Bali – the morning after

Some papers tell me the world has changed, that giant steps have been made to saving the world.

Meanwhile, this morning the frost is so cold I will have to run the heating for longer. It’s 8.47 and I still need the electric llights on as it is dark.

I have not heard from Mr Benn about how the UK will suddenly turn from increasing its carbon output – as it has been doing in recent years – to cutting it. Maybe he hopes the credit crunch will get out of control, for a recession would lower our collective carbon footprint.

The Bali people could have saved their journey and waited for a meeting attended by a new President of the USA who may like them enjoy such junkets and be prepared to sign up to all sorts of cooling words.

The issue is, how does any of this change our behaviour?

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9 Comments

  1. apl
    Posted December 16, 2007 at 11:12 am | Permalink

    JR:

  2. Brian
    Posted December 16, 2007 at 12:07 pm | Permalink

    1)It raises awareness amongst the public.
    2)It should lead to governments imposing more regulations, both as incentives for technology and prudence, and rationing (disincentives) for damaging activities.
    3)In doing so it might overthrow the destructive economic paradigm in existence.

    Also, it might be argued (though I'm unsure) that we have a responsibility to try to do 'something' even if it's either too late, too futile or too risky.

    There is more to 'the environment' than global warming and an awareness of the scarcity of land/water/oil/gas is basically a good idea

  3. nigel
    Posted December 16, 2007 at 1:02 pm | Permalink

    What worries me is why people believe all this CO2 hype.*
    It is simply an excuse to raise taxes and eliminate private transport. The first is bad enough, but the latter ought to scare people to death.

    Transport accounts for less than 20% of all so-called manmade CO2, yet 100% of the effort is directed against it.

    Even if add the other 80% of manmade, we are still only talking about less than half of one percent of ALL CO2 !

    * the gullible are the Europeans. The rest of the world doesn't seem to have lost its sanity yet.

  4. Posted December 16, 2007 at 1:06 pm | Permalink

    It is easy for a political leader to sign up to commit his successors to do something, however impossible it might prove to be. Today's spin is unlikely to lead to tomorrow's delivery; particularly if the successor has to deal with more immediate problems like a recession.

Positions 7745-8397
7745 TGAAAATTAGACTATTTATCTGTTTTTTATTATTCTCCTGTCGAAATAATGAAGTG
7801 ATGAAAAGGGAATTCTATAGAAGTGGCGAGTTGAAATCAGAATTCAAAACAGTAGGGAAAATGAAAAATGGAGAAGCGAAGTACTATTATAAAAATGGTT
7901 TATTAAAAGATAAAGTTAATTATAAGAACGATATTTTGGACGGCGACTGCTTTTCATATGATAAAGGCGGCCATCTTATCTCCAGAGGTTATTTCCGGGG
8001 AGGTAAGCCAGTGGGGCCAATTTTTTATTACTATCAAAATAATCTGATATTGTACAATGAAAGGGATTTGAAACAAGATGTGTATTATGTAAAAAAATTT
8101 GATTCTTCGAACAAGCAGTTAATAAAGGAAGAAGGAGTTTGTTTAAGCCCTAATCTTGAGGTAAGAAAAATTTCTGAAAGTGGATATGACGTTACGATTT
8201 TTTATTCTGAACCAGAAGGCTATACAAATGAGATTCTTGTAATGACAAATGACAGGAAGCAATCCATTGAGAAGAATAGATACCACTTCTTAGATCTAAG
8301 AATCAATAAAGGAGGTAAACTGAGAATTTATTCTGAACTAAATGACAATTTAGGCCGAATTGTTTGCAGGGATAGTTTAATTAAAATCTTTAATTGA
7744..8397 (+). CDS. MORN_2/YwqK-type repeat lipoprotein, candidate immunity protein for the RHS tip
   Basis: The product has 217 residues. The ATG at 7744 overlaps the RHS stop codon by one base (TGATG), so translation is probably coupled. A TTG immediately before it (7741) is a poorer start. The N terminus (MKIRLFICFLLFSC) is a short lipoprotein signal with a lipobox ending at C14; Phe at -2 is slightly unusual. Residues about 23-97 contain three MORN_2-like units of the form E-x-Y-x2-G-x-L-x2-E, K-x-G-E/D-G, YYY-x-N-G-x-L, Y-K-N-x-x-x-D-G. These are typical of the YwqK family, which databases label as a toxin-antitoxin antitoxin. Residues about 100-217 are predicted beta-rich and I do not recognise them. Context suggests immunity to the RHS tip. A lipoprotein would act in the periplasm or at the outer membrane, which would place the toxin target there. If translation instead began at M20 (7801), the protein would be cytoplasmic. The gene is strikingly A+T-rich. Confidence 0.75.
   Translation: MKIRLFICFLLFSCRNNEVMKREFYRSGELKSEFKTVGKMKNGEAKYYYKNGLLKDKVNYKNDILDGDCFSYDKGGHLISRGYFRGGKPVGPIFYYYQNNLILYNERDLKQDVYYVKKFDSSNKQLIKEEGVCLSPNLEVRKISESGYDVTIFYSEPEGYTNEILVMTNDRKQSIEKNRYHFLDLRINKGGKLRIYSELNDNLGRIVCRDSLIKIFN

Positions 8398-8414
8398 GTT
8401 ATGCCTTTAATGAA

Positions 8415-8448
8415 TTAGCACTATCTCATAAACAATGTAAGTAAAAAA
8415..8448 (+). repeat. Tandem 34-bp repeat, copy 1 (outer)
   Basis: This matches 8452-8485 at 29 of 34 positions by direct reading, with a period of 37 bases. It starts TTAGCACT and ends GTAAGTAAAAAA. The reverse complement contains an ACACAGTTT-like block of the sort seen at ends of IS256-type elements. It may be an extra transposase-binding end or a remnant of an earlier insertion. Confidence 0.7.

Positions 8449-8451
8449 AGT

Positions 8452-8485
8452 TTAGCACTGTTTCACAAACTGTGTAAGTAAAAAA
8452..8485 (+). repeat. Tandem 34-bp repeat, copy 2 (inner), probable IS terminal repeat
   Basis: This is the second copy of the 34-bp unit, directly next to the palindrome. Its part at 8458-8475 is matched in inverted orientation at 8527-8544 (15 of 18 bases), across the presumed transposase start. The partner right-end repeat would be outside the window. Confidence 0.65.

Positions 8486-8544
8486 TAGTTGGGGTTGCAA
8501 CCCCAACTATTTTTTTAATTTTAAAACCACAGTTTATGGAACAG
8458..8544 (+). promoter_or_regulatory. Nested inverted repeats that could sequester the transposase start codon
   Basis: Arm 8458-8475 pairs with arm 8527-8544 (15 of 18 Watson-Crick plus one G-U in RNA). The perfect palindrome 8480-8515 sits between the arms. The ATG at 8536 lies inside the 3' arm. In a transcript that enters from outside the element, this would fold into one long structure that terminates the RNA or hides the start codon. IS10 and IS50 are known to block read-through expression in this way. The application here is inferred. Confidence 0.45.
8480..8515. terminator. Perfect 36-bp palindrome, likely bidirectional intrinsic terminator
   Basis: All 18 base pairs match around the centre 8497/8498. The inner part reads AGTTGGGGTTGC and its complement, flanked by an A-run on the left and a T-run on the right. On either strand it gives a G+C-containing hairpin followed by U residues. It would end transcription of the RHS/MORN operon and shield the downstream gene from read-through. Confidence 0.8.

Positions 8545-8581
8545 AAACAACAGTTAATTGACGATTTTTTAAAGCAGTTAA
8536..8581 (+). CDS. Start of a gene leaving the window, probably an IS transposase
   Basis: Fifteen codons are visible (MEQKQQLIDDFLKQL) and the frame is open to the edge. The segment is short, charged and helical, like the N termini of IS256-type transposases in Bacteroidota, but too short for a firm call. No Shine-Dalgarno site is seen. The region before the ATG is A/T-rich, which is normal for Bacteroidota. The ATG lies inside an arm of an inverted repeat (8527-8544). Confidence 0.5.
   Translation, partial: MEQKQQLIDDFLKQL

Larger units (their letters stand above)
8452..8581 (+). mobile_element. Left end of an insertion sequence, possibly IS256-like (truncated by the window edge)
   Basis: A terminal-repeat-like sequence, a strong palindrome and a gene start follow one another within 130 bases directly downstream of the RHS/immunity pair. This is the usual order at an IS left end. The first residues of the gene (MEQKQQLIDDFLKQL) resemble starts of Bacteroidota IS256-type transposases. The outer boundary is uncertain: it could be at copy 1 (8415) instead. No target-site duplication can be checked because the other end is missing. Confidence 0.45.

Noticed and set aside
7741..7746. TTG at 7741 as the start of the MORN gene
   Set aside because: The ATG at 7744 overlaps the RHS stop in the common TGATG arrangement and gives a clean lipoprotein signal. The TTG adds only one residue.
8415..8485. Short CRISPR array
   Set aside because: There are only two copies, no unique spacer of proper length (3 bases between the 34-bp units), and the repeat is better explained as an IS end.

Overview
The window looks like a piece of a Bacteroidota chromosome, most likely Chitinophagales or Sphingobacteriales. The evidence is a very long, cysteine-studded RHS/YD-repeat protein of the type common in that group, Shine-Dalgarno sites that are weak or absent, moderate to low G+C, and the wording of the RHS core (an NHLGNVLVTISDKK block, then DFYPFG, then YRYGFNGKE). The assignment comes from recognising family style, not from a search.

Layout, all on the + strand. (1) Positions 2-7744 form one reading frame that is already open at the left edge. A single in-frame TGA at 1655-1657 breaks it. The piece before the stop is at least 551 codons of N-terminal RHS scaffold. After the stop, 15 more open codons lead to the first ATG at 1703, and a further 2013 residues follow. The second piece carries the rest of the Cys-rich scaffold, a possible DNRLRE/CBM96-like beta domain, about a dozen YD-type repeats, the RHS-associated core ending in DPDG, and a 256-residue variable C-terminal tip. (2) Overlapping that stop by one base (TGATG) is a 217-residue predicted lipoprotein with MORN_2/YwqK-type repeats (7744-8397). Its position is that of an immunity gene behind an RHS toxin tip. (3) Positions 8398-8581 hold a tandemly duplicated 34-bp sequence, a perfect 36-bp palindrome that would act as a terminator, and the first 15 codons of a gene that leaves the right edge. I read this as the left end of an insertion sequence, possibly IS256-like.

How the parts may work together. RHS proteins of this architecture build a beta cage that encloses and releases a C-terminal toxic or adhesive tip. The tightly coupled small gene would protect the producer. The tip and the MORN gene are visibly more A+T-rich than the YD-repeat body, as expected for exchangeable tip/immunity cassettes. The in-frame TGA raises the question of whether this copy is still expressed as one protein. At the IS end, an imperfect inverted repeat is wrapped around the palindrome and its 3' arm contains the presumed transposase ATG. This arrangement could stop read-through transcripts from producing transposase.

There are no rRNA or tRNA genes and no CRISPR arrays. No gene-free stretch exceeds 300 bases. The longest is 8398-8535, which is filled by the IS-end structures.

5. Posted December 16, 2007 at 5:43 pm | Permalink

    The time the Sun comes up is dependent purely on orbital alignment but yes you are right. It has been getting colder since 1998 & 2007 is in line to be coldest yet.
    http://motls.blogspot.com/2007/12/rss-msu-novembe

    On the Andrew Marr show this morning one of the invited guests reviewing the papers took a swipe at the Telegraph for saying this & denied that it was true. Marr agreed with him. This is what the BBC use as a substitute for honesty these days. I can see why they always say "climate change" not "global warming" now.

  6. DennisA
    Posted December 16, 2007 at 10:08 pm | Permalink

    The big question is, what would a change in our behaviour have done? The answer? Zilch, to use the vernacular. For the greatest increase in CO2 emissions in the 60's and 70's, UK temperature fell over a 40 year period.

  7. Bazman
    Posted December 16, 2007 at 11:31 pm | Permalink

    apl! Surely you are not real son? Anyone who comes up with a real way to reduce Britains carbon output will also have the answer to immigration.
    Daily Mail, immigration, Nazi gold, marriage, stupidity. etc.

  8. Geoff
    Posted December 17, 2007 at 6:04 am | Permalink

    Yes Neil, "climate change" means it can get hotter, colder, wetter or drier next year and still it is all my fault for leaving the hallway light on yesterday – and taxpayers money will keep flowing in to pseudo-science research budgets.

  9. Posted December 18, 2007 at 11:54 pm | Permalink

    Getting countries to sign up to reduce emissions is just the first step, they do actually have to make reductions. The Tories in the 80/90s built more gas power stations that were more efficient which did make a difference. And Tory councils often have better recycling rates.

    To suggest that we shouldn't even bother even to sign up at Bali is just giving up, is this the attitude that has seen us see off dictators since William 900 years ago? Were responsible for a significant amount of emissions, we have a duty to the world to act on this. Instead were falling behind, the rest of Europe has higher recycling rates and more renewable energy. We need to convert the rhetoric into action.

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    John Redwood won a free place at Kent College, Canterbury, He graduated from Magdalen College Oxford, has a DPhil and is a fellow of All Souls College. A businessman by background, he has been a director of NM Rothschild merchant bank and chairman of a quoted industrial PLC.

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